“Almost every day of the year, something is going on at the college’s Horowitz Visual and Performing Arts Center, and our students are involved,” says Valerie Lash, Howard Community College (HCC) arts and humanities division chairperson.
ARTS FROM 'A' TO 'T'
Associate degrees, transfer patterns, and credit courses are currently offered in the following subject areas:
• Art (studio, architecture, interior design)
Coleen West, executive director of the Howard County Arts Council, is also a fan. “HCC is a major resource for the arts and the community,” says West. “The expanded curriculum provides students of all ages with a strong foundation in a wide variety of artistic disciplines – including traditional art forms and new digital media – and prepares them for successful careers.”
According to Dun & Bradstreet, Howard County is home to more than 700 arts-related businesses that employ 2,700 people and enrich the lives of residents. The developed by the Americans for the Arts, shows that the total economic impact of the county’s nonprofit arts organizations in 2011 was $7.3 million, including $716,000 in local and state government revenue.
Technology is not usually what comes to mind when you think about the arts. However, technology adds an important dimension to HCC’s arts programs. Students benefit from advanced electronic music labs and soundproof studios; hands- on experience with digital video and audio equipment; and classrooms with the latest graphic output capabilities.
Another distinction of the arts programs is an interdisciplinary approach to learning. Last year, students and professional artists collaborated on a multimedia exhibit, dance performance, and concert thematically exploring the “art of seduction.”
The college expands opportunities for students by partnering with area cultural arts organizations, providing performing and exhibition space, technical expertise, and creative support. “Collaboration builds understanding of how to function in the world, meet deadlines, work with different personalities, and appeal to an audience,” Lash explains. Partners include the Columbia Festival of the Arts, HoCoPoLitSo, Howard County Center of African American Culture, Red Branch Theatre Company, African Art Museum of Maryland, Candlelight Concert Society, Columbia Film Society, and the Howard County Arts Council.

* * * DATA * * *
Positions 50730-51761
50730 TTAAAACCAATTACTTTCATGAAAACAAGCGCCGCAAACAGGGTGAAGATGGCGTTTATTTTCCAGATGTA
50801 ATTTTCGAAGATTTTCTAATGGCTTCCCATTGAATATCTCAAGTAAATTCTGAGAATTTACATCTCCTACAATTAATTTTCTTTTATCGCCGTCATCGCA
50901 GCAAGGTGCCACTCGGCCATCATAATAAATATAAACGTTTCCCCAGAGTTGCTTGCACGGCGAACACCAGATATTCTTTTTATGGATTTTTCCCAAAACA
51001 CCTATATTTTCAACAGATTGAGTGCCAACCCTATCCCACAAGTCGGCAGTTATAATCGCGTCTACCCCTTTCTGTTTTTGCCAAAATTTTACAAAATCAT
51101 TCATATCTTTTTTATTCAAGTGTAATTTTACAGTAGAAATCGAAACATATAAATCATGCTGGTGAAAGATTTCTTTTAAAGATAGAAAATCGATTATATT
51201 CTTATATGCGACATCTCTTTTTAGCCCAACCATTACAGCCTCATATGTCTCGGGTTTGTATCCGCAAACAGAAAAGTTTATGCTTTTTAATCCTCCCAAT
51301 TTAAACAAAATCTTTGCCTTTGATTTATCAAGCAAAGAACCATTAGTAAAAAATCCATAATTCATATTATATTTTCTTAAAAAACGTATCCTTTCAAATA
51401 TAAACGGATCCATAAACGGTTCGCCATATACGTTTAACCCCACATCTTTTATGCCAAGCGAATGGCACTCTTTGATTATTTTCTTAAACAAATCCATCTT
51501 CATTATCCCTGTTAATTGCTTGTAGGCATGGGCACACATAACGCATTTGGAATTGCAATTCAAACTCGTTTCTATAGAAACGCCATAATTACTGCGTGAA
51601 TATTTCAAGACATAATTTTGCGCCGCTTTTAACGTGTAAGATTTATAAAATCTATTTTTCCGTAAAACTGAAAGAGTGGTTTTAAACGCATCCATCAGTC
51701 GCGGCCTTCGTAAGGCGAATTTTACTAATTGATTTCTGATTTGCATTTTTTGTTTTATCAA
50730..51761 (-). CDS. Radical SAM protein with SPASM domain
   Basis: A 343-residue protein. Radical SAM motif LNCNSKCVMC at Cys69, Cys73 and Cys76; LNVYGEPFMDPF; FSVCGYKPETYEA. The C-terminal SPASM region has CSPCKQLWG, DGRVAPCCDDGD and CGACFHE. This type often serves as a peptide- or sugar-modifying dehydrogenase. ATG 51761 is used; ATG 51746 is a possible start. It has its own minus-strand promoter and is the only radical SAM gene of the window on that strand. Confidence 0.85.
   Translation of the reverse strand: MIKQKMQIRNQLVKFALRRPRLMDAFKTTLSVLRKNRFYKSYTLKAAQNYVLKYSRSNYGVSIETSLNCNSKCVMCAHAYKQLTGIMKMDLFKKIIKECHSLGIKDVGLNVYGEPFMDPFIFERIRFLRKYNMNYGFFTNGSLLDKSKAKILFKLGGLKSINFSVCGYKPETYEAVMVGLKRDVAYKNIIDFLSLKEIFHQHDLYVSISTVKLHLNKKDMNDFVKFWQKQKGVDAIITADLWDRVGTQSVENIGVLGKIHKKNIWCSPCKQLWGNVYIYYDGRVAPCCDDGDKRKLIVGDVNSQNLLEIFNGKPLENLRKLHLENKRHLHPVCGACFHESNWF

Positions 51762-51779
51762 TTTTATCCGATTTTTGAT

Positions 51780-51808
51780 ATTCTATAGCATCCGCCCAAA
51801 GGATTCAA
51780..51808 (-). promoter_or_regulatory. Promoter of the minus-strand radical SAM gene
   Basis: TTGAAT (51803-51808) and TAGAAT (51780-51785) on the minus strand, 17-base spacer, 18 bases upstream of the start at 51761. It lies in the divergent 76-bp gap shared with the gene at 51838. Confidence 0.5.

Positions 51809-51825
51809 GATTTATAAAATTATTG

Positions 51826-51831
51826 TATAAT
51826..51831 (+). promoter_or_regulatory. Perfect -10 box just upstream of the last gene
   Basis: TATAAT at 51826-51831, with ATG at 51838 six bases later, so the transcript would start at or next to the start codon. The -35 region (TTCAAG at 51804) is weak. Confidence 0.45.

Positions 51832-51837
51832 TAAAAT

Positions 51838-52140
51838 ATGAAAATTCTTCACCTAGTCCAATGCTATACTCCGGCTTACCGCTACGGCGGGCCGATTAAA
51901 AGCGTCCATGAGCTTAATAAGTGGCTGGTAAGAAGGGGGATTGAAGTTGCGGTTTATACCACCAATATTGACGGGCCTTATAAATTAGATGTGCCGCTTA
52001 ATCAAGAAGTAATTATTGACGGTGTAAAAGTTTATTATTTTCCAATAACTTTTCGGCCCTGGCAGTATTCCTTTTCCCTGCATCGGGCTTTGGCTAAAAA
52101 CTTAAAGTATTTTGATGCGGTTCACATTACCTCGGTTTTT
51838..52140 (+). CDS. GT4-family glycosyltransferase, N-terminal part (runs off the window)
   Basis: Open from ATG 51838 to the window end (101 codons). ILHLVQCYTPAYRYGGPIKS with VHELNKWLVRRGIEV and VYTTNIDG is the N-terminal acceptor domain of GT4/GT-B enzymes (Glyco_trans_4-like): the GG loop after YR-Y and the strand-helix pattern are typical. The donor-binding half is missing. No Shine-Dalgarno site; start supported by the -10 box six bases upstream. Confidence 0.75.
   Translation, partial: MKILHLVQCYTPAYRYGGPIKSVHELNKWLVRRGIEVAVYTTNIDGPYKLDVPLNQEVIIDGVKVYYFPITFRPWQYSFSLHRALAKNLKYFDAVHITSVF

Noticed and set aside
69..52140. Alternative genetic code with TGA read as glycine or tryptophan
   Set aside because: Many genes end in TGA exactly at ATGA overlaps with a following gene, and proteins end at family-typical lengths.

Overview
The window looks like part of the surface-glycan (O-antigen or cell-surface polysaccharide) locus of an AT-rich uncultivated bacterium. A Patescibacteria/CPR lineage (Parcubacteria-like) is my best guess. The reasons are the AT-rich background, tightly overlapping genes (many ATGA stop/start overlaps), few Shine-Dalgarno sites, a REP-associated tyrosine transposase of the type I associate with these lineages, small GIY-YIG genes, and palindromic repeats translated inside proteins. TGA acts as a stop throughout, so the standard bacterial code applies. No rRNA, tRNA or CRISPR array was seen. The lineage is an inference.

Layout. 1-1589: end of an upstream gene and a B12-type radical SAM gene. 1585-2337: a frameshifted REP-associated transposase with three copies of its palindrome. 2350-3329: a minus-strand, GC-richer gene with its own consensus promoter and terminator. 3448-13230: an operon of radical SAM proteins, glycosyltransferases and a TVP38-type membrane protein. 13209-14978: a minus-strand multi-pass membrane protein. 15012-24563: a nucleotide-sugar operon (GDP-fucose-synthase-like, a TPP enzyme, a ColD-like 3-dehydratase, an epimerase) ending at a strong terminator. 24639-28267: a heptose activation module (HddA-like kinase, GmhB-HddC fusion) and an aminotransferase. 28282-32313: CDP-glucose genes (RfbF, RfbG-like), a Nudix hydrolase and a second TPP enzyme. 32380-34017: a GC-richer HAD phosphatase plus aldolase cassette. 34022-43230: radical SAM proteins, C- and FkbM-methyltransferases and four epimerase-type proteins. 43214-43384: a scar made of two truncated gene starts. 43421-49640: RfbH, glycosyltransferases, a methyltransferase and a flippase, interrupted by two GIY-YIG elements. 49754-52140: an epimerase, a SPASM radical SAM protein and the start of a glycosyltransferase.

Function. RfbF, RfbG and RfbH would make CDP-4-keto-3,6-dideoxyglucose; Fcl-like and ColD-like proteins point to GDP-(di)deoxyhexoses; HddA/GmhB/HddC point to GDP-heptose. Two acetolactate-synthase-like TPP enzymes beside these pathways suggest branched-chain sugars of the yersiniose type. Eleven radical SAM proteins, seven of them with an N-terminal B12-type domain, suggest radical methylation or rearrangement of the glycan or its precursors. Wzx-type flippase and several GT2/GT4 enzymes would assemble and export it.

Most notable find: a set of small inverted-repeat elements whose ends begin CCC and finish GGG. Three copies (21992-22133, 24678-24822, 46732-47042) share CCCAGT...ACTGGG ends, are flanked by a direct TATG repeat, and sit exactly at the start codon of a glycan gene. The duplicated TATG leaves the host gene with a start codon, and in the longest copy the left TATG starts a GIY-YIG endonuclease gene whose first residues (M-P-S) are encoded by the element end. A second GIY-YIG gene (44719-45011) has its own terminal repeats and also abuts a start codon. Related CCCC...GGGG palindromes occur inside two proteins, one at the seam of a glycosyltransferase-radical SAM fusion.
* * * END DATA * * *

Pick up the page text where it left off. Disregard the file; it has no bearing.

Last but not least, HCC’s arts faculty distinguishes these programs – all are working artists who bring a wide range of experience to share with their students. “We strongly believe that students benefit from studying with professionals,” Lash says. “They learn to understand the passion, energy, and commitment the arts require.”
Lash herself is an actress and founding director of Rep Stage, a professional Equity theatre in residence at HCC. She has earned the Howard County Arts Council’s Howie Award as Arts Educator of the Year and was inducted into the Howard County Commission for Women for her contributions to the cultural community.
PRACTICE MAKES PERFECT
In addition to HCC’s external partnerships, several resident organizations give students the invaluable opportunity for hands-on, real-world learning experiences, including:
Arts Collective (AC), under the direction of founder and producing artistic director Sue Kramer, gives students, alumni, employees, and guest artists the opportunity to hone and showcase their talents on stage and behind the scenes in community theatrical productions, improv comedy shows, and AC Dance Company performances.
The Rouse Company Foundation gallery and Art Department Gallery
Two beautiful public galleries in the Horowitz Center furnish students with experiences in organizing and exhibiting their work and showcase HCC faculty and other professional artists from around the world. Students interested in arts administration, gallery management, or museum studies take classes with Becky Bafford, associate professor and art gallery director, to learn exhibit design, lighting, and promotion while working in a gallery setting.
HCC-TV, as part of Howard County’s educational access cable system (Comcast 96 / Verizon 41), produces original shows and public interest programming for more than 500,000 viewers. The facility includes Howard County Government Television (Comcast 99 / Verizon 44). HCC-radio “The Dragon,” is a student-based Internet streaming station. Margaret Kahlor, executive producer/television services director, and staff provide HCC students with hands-on programming and production opportunities in both media outlets.
HCC’s music department hosts an annual Music Concert Series in the John G. Monteabaro Recital Hall to showcase faculty talent, student ensembles, and guest artists, while allowing students to learn, perform, and network with professional musicians. The music department also provides noncredit instruction and performance opportunities in The Music Institute and the Little Patuxent Opera Institute.
Rep Stage is an award-winning professional Equity theatre in residence at the college, but it is also an important learning platform for HCC students, according to Michael Stebbins, producing artistic director. “Students work side-by-side with professionals as actors, crew, stage hands, and production assistants,” he says.